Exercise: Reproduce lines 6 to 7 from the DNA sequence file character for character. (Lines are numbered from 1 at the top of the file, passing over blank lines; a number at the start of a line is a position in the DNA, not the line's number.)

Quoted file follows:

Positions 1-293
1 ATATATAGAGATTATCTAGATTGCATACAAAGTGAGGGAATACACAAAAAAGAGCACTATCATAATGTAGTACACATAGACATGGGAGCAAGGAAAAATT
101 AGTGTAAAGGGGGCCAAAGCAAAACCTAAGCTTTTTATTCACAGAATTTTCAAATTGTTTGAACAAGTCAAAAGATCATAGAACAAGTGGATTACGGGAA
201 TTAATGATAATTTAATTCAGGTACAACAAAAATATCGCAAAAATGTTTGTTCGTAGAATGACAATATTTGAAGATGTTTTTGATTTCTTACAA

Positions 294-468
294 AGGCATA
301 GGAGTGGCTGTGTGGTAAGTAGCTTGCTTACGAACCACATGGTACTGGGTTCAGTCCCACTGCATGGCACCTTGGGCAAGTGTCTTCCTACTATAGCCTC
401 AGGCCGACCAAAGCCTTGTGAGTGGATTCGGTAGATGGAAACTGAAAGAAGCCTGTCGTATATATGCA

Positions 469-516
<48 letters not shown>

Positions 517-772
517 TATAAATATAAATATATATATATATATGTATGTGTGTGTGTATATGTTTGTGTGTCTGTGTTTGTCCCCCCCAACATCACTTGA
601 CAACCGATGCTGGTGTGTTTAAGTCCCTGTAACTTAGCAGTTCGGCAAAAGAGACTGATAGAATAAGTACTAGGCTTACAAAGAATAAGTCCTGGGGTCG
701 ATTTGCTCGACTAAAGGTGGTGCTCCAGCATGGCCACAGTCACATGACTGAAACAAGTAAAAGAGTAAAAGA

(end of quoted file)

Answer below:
294 AGGCATA
301 GGAGTGGCTGTGTGGTAAGTAGCTTGCTTACGAACCACATGGTACTGGGTTCAGTCCCACTGCATGGCACCTTGGGCAAGTGTCTTCCTACTATAGCCTC